First up was a white, a 2010 Picpoul-de-Pinet from Languedoc Roussillon, along the Mediterranean coast, made by Domain Felines Jourdan. This is an acid-clean white knicknamed in French "lip-stinger" because of the acid tang. I liked it, and imagine it would go well with most foods. The bottle is tall and thin, like a German white, and has a Celtic cross design on it; Picpoul is a Celtic word, and wine was first made here in Roman times.

I now see why Decanter Magazine wrote about Picpoul from this winemaker as a white that is becoming suddenly fashionable: "Climate change may have something to do with it, but this citrusy mineral wine has bright acidity, making it perfect for summer days... [Domain Felines Jourdan] is, for me, the top Picopul de Pinet producer."

Next we had a Rose. Chateau Flotie produces a Fronton Rose 2010, made from Negrette, a dark-red native grape grown mainly in southwest France near Toulouse a descended from a grape grown in Cyprus). Legend says it was brought to France by the Knights of the Order of Saint John of Jerusalem during the time of the 12th-century Crusades.

This Rose has a lovely nose, a silky-unctuous feeling on the tongue. It's very pleasant, dark fruit with good acid, easy to drink -- this is a Deck Wine. Yum.

A Malbec was up next: Mas del Perie, Les Escures, 2009, from Cahors. This winery is remarkable in part because the winemaker/owner, rising star Fabien Jouves, is only 26 years old. The wine was made in stainless - no oak at all. The result is an unusual tasting Malbec, dense and tasty.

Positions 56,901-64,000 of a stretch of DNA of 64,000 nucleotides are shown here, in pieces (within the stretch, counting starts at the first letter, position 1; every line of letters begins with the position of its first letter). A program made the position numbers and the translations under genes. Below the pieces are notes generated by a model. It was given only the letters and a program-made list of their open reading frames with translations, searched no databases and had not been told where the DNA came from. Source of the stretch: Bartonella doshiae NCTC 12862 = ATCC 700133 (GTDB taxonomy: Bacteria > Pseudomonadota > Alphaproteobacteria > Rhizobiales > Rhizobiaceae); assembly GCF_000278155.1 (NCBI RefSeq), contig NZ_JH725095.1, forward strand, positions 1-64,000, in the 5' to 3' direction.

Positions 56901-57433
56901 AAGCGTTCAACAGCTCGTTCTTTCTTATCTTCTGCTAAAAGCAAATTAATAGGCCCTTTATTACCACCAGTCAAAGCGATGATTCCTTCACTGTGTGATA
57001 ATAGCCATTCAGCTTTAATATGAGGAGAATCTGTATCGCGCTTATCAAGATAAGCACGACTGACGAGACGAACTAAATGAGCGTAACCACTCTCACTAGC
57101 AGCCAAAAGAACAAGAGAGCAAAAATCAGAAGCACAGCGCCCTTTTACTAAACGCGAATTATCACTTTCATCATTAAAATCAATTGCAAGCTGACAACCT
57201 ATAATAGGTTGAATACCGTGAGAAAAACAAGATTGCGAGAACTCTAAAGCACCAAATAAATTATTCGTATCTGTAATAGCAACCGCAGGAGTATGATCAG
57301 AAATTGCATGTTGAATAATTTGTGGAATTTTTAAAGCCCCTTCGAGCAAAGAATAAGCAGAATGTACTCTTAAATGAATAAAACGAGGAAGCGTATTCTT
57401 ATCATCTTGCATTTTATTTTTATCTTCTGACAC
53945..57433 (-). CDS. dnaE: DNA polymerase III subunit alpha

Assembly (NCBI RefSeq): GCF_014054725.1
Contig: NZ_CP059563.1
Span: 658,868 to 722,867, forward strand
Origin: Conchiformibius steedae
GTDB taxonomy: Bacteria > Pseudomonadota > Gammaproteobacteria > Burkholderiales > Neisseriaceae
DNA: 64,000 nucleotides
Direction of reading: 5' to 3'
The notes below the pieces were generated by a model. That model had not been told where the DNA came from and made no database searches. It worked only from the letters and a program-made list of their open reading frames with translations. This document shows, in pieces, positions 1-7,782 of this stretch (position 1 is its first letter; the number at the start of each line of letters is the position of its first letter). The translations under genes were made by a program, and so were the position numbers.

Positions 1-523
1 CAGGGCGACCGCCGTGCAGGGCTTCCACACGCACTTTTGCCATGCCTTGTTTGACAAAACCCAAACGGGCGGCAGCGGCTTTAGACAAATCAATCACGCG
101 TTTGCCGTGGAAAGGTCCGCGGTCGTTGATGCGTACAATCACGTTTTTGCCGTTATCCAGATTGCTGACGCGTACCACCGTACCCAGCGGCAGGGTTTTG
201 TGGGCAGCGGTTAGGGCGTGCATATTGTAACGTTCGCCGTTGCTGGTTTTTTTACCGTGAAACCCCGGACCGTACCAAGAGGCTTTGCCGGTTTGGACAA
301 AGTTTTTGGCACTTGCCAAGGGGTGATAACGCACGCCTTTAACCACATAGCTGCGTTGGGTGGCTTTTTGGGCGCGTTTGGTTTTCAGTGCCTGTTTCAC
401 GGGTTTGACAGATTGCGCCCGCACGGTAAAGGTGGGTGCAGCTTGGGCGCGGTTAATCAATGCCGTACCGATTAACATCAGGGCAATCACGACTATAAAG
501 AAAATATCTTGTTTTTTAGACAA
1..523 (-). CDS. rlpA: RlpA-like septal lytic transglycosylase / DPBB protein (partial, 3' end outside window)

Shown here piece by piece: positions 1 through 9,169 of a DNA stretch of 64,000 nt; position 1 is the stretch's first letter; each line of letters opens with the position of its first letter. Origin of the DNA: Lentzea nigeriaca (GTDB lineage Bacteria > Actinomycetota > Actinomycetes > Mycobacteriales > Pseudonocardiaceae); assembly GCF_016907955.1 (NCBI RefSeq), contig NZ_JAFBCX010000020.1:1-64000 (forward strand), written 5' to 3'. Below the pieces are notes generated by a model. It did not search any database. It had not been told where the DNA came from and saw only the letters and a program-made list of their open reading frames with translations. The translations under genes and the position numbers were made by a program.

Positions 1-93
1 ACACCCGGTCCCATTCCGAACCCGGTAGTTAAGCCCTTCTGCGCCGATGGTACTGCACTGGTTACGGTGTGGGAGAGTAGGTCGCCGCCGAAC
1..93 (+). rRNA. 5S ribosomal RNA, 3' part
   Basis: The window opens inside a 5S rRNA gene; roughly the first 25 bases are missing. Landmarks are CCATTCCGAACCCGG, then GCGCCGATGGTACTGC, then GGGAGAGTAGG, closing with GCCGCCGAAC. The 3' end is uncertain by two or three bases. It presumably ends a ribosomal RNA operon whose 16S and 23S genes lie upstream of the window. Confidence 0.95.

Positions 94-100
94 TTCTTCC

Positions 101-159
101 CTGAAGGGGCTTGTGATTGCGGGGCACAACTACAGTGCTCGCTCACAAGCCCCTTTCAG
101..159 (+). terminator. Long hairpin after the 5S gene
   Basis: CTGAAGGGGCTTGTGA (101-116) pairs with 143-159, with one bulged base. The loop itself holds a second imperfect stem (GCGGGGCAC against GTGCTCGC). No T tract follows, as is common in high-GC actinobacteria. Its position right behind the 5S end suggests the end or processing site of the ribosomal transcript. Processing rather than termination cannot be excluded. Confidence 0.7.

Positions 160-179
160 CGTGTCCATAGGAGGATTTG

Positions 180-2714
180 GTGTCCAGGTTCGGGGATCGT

Cahors, in southwest France, is "the birthplace of Malbec," according to Raphael. "The dominant grape variety in AOC Cahors wines is Malbec, which must make up a minimum of 70% of the wine, and which is known locally as 'Côt,' 'Côt Noir' or 'Auxerrois.' "

The next wine was called "Elle" and is another Fronton from Chateau Flotis, 2007. It's 80% Negrette and 10% Syrah, producing a rich, cmoplex wine with lots of dark fruit, a big middle, with nice tannins. I liked this wine too. It's only $13 (!).

La Bastide Saint Dominique, 2009, is a Cote de Rhone with 80% Grenache and 20% Syrah; it didn't have the high fruit ofmany Grenache wines, but was rich and tasty, with a nice finish.

Our Bordeaux of the evening was Chateau Cap Leon Veyrin, a Listrac-Medoc, 55% Merlot and 45% Cab. It was nice, but didn't have as much fruit as I think it should have. Is that what "reserved" is supposed to mean?

The grand finale was a Chateauneuf du Pape: La Bastide St. Dominique again, 2008: 80% Grenache,10% Syrah, 5% Mouvedre, and 5% Cinsault. This was the hit of the night: Wonderful nose; very balanced, wonderful middle; just the right amount of tannin to make it stand up; Raphael says it's unoaked.

This is one of those "Why I believe I'll have just another sip" wines that we kept coming back to, until we had drunk it all up and were wishing there was more. This winner is $38, the most expensive wine of the evening, and worth it.

A most excellent tasting. Thanks to Raphael, to the attentive staff of the Alameda Wine Co., and to my amusing drinking mates.

You can visit Return to Terroir from time to time to keep an eye on upcoming tasting events in San Francisco and Los Angeles.

1 comment:

monty said...

Fantastic Wine!!

VS Very Special, or ??? (three stars) where the youngest brandy is stored at least two years in cask.